RFP: Namespace URI for HTML
schnitz at overflow.de
Fri Sep 10 01:26:51 BST 1999
> But an HTML processor is supposed to accept a well-formed document and
> gracefully ignore unknown elements (actually treat them as text). So, what
> happens when your cellphone microbrowser gets a frameset document instead of
> a strict document? Does it just put up an error box and show nothing? How
> does a non-validating parser ensure a document is frameset or strict?
In this specific scenario, there will be transformation on a proxy
server, trying to make the best out of it. But the microbrowser itself
might just render documents of a specific type.
> Namespaces do not define the set of valid names, they only allow
> differentiation. Without validation there is no enforcement that a document
> is strict, frameset or transitional. Since the namespace declaration has no
> enforced meaning, why bother with it?
Differentiation is the point. Strict, frameset and transitional are only
the base family members. It is likely that there will be a larger
XHTML family, where family members will be even more different
than just those three. As I said in my first mail, there is more to it
and I'll continue here.
HTML is a damn useful vocabulary after all. Designing a completely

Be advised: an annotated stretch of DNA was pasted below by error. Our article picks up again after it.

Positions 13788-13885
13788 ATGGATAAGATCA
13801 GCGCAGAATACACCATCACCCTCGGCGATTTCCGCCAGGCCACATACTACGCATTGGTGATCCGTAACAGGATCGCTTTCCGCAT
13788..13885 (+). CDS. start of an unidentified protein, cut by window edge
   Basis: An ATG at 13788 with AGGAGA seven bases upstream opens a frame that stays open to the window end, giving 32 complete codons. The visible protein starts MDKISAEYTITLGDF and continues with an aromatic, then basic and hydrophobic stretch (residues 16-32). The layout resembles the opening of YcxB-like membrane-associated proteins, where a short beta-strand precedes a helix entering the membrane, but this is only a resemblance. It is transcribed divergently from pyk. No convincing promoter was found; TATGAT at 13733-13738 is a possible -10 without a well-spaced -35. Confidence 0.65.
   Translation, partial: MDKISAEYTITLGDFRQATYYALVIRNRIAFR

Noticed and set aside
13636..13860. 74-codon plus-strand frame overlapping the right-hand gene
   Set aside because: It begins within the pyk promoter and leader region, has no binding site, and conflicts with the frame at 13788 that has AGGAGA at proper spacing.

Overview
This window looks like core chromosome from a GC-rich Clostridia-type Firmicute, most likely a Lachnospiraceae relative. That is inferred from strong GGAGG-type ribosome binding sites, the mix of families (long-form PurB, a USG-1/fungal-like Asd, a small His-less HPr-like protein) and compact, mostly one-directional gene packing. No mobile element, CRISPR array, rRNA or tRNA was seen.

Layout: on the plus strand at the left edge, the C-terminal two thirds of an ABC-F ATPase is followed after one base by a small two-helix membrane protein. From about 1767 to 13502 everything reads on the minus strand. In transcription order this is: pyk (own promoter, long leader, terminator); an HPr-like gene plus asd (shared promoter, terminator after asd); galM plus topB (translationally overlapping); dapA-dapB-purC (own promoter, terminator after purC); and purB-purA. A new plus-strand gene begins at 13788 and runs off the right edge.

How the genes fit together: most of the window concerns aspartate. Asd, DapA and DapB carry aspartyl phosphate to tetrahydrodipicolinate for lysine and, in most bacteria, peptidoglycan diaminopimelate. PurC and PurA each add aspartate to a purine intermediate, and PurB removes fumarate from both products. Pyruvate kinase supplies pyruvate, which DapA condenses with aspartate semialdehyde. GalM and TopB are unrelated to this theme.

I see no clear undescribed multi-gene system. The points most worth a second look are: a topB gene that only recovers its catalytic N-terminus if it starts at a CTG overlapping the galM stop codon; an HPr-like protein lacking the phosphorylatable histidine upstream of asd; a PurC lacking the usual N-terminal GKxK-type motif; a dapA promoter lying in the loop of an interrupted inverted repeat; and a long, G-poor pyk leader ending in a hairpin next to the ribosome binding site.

new XML language is often the only way. But sometimes, a new
application is rather a mixture of the features that HTML (or a
subset of HTML) already provides together with entirely new
features. In this case, one would re-use a subset of HTML in a new
XML language, forming a new XHTML family member.
If my new language wants to allow the use of images, instead of
inventing my own tags, why not take the image module from
XHTML, authors will be happy since they don't have to learn
Lets go a bit further. You have written a new XML language for
Forms. In the end you realize that the part dealing with form
controls and forms logic is fine, but the visual representation of
forms, ie. the definition of the page, the text formatting and layout
is actually better done by HTML. You take a subset of XHTML for
Your language is bound together with a subset of XHTML, but is
still a new, unique XML grammar. If all XHTML variants were one
namespace, then that XHTML subset being used in this new XML
grammar would also belong to the XHTML namespace. The new
language would need the change the default namespace from
XHTML to the rest of the language all the time or use colons. But
logically, this is a different kind of animal, and should have its own,
unique namespace so applications can identify it as such.
> The only reason I've seen presented is fragments. BUT, there is a fragments
> working group, why not let them find a general solution to the problem? Why
> are you usurping their authority?
I just wanted to point out that it is sometimes handy to exactly
know what kind of XHTML this is, especially when we have many
different XHTMLs. Fragments were just an example, I'm not
usurping anyones authority.
Stack Overflow AG
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